Honoring the Legacy of David Pressley, Founder of Online Printing Trailblazer DocuCopies.com
This spring, the team at DocuCopies.com bids farewell to their founder, mentor, and friend. David Robert Pressley joined the afterlife on Sept. 9, 2021, and will be celebrated and remembered by family and friends on April 30 in San Luis Obispo, Calif.
The Celebration of Life is being held at the historic and breathtaking Madonna Inn, which was David’s favorite local venue to entertain visiting friends and colleagues. For the Pressley family, it’s also a powerful symbol of work, reward, and the American dream.
Alex Madonna, a local rancher and construction magnate who helped develop SLO County in the mid-20th century, built the sprawling hotel complex as a gift to his wife, Phyllis. Each room is lavishly decorated, themed and completely unique, while the dining room, banquet rooms and bar are a craftsman's dream.
“To me, the story of the Madonna Inn parallels my dad’s life and work in the printing business,” says Roe Pressley, vice president of customer relations at DocuCopies. “He had a vision, he worked very hard and made many sacrifices to achieve it, and he left a wonderful gift for the people he loves.”
Part of that vision was expanding their online printing business from icy Wisconsin to sunny California. In 2012, David brought this dream to fruition, and he and his family moved from Wisconsin to SLO County the next year.
But his vision had not always been so clear, and success didn’t always seem likely.
David was born Aug. 9, 1947, in Rheinlander, Wisc. His mother, who was widowed when he was 12, raised David and his five siblings on modest means. They eventually moved to Milwaukee, where he took on odd jobs to help make ends meet, including cleaning boats at the Milwaukee Yacht Club.
At 17, David joined the U.S. Army and served in the 101st Airborne Division. After a parachuting accident nearly claimed his life, David transferred to a medic position. His contract ended before he could be deployed to Vietnam.
In 1971, David married his girlfriend, Karen Johnson. They moved to western Wisconsin and attended the University of Wisconsin – River Falls, where David got his first taste of the printing business managing the university’s print and copy center. He also enjoyed indulging his love of music as a college-radio DJ.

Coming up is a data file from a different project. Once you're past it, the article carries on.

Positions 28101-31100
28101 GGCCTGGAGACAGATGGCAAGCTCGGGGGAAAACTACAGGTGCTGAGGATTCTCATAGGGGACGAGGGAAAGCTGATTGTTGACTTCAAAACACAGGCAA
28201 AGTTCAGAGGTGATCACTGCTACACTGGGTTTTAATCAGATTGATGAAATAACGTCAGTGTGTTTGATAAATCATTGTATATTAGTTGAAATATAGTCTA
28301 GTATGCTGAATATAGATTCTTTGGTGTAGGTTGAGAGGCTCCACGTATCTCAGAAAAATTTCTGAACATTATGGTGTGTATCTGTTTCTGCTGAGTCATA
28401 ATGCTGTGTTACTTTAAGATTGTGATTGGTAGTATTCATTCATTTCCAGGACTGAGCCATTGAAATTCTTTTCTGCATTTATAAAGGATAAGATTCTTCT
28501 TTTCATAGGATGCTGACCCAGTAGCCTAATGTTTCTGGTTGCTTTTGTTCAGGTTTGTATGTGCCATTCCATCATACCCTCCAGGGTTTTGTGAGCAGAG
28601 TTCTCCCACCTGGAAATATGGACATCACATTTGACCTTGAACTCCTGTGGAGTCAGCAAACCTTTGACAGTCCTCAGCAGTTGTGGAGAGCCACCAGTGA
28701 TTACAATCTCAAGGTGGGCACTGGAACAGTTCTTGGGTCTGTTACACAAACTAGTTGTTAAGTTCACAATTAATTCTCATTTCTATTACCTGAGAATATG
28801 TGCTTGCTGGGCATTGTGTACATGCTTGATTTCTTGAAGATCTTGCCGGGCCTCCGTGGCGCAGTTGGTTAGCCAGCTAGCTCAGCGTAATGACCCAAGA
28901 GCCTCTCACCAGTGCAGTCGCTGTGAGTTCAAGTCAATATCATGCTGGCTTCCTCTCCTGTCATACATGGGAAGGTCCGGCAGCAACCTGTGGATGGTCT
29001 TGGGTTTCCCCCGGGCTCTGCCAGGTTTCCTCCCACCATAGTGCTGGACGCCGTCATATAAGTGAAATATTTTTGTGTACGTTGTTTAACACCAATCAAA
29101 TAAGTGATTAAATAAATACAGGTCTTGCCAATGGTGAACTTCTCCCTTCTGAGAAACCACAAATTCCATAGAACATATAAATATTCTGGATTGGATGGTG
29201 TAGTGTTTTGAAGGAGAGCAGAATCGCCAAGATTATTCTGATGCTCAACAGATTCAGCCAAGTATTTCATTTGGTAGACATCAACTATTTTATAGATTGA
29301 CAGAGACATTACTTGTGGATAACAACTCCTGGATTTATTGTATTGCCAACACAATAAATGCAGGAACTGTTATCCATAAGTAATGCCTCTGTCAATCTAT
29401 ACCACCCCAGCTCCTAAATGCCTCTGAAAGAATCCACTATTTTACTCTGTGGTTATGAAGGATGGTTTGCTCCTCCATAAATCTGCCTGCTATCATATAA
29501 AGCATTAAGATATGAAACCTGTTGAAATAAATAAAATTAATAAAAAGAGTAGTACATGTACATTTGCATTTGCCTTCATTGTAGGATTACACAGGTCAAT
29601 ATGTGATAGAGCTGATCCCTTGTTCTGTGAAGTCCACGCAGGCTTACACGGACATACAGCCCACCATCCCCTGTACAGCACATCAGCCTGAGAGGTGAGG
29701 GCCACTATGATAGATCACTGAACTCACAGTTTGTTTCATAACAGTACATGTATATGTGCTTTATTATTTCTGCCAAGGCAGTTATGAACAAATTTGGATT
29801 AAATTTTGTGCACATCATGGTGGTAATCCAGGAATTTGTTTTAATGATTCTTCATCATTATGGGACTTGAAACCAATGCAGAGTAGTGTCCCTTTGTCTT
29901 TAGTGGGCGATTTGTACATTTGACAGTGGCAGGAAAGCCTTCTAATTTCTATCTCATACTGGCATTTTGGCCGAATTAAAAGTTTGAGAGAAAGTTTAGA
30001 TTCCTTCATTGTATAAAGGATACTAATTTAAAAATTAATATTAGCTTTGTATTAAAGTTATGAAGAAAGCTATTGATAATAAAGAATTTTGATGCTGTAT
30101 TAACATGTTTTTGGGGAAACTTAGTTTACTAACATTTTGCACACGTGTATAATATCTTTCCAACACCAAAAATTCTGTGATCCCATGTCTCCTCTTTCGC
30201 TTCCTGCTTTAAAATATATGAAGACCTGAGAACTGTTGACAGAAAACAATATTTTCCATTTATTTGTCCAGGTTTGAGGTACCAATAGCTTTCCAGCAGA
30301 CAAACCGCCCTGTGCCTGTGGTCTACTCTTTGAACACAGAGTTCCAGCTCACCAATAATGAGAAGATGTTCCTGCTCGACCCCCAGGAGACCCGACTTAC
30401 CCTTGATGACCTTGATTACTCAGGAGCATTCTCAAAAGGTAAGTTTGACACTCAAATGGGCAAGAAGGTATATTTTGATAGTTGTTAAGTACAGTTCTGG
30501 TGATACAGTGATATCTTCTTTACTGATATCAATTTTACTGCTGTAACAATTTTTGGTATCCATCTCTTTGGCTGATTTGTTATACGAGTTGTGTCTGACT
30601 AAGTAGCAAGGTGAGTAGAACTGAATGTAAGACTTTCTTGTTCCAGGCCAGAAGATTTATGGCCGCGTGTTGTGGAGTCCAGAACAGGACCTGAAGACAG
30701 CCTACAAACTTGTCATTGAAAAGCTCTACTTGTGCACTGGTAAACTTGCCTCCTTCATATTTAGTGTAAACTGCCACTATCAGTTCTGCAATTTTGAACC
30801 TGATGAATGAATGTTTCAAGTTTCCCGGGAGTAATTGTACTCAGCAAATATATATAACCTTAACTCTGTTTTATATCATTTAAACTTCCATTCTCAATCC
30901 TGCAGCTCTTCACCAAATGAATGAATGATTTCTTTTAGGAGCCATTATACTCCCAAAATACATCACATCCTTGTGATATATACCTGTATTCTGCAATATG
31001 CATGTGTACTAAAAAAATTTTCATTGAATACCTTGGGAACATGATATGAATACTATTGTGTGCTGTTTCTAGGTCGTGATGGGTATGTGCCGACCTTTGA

Soon, they bought a general store in Somerset, Wisc., and added a bar and restaurant to serve the party-hardy tubers on the adjacent Apple River. David also bought his first print shop, which would undergo many moves and re-brandings in the coming years. After selling the general store, Karen began working at the print shop as well.
As the 21st century dawned, it was clear to David that the future of business — at least, their business — was on the Internet. While the early 2000s spelled the end of many long-standing print companies, David’s defiance of industry standards and persistent drive to keep evolving their business proved to be the decision of a lifetime. In 2003, the company rebranded as DocuCopies.com and launched a custom-built website, ready to serve customers in all 50 states. While online printing services are ubiquitous in 2022, DocuCopies was one of the trailblazers two decades ago, and their early adoption of this transformational technology drove their success and growth going forward.
While their patriarch has moved on to greener pastures, the upper management at DocuCopies is still threaded with family and longtime friends:
- Karen Pressley, who celebrated her Golden Anniversary with David just months before his passing, now serves as CEO.
- President Jeff Corbo, one of David’s best friends and a 26-year veteran of the company, continues to oversee marketing and West Coast operations.
- Lynn Klatt, who has been with the company since the early 1980s, is general manager of operations at their Wisconsin headquarters.
- Mike Lindahl, the West Coast production manager, helped open the new facility in 2012 after running his own print shop in Las Vegas for over 20 years, and is also Lynn’s brother.
“David always said that all most people can do to improve the world is to make it better for the people in their immediate circle,” says Karen of her late husband. “For David, that meant building a business that can grow and sustain livelihoods for countless people and families in the future, starting with the people who helped keep the lights on from the very beginning.”
David Pressley is survived by his wife, Karen (Johnson); son, Roe; grandchildren David Robert Pressley II and Charleigh Crimmins-Pressley; brothers Terry and Ronald; and many nieces, nephews and extended kin. He is preceded in death by his father, Lytle; mother, Audrey (Ahlswede); siblings Donald, Virginia and Gary; daughter Jessica; and son-in-law, Chris.
The preceding press release was provided by a company unaffiliated with Printing Impressions. The views expressed within do not directly reflect the thoughts or opinions of the staff of Printing Impressions.